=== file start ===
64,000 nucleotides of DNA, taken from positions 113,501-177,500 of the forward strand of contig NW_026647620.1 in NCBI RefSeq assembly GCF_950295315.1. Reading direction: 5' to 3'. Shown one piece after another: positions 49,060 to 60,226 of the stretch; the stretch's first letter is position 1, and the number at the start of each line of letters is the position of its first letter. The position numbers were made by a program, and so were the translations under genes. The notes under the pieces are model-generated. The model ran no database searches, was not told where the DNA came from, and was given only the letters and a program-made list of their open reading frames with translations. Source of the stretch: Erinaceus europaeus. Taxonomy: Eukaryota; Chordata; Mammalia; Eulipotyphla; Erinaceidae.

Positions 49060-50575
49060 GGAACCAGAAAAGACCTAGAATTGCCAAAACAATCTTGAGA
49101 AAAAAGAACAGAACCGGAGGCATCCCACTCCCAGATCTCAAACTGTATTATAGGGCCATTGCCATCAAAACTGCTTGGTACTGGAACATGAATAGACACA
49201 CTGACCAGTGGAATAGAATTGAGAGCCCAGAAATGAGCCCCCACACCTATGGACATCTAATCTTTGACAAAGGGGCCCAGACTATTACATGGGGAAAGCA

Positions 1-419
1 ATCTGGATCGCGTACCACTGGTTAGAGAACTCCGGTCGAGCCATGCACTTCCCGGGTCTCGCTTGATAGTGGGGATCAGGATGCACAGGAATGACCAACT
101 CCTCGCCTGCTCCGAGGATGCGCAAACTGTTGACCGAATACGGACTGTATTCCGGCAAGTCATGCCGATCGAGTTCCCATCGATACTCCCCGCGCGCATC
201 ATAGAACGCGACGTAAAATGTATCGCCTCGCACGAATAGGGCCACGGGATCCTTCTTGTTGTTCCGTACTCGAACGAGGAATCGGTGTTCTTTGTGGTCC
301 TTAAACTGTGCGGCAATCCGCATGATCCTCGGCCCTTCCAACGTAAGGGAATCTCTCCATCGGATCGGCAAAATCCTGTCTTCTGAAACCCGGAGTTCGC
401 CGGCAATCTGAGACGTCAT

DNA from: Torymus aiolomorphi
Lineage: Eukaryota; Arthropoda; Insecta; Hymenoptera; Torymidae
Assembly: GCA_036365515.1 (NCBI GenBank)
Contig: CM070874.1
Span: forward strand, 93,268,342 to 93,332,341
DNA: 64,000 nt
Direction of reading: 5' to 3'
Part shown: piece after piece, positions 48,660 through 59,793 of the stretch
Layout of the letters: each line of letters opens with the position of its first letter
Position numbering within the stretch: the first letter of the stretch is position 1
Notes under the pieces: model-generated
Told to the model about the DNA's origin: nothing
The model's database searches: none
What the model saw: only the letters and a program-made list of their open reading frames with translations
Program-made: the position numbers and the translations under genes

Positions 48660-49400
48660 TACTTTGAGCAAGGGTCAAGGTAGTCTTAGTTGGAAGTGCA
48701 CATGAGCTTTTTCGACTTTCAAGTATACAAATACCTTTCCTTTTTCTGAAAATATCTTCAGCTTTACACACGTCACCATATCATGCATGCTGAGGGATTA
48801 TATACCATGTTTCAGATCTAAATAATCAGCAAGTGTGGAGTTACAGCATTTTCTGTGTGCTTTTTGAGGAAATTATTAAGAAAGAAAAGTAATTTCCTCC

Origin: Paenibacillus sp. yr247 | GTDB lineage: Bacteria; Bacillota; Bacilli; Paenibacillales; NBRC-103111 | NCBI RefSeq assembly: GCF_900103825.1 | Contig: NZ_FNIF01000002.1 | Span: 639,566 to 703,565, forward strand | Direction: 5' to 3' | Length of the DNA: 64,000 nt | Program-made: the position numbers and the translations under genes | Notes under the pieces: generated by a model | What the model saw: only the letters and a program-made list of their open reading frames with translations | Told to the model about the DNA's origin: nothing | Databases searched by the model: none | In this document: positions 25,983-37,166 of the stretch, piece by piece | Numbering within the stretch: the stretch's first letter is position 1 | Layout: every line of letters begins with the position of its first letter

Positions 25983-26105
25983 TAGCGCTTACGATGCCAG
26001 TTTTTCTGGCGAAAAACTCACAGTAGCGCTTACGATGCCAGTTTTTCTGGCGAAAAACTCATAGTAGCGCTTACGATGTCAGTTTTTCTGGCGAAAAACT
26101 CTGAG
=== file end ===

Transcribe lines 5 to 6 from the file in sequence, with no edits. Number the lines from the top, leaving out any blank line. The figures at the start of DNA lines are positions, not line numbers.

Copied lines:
49201 CTGACCAGTGGAATAGAATTGAGAGCCCAGAAATGAGCCCCCACACCTATGGACATCTAATCTTTGACAAAGGGGCCCAGACTATTACATGGGGAAAGCA

Positions 1-419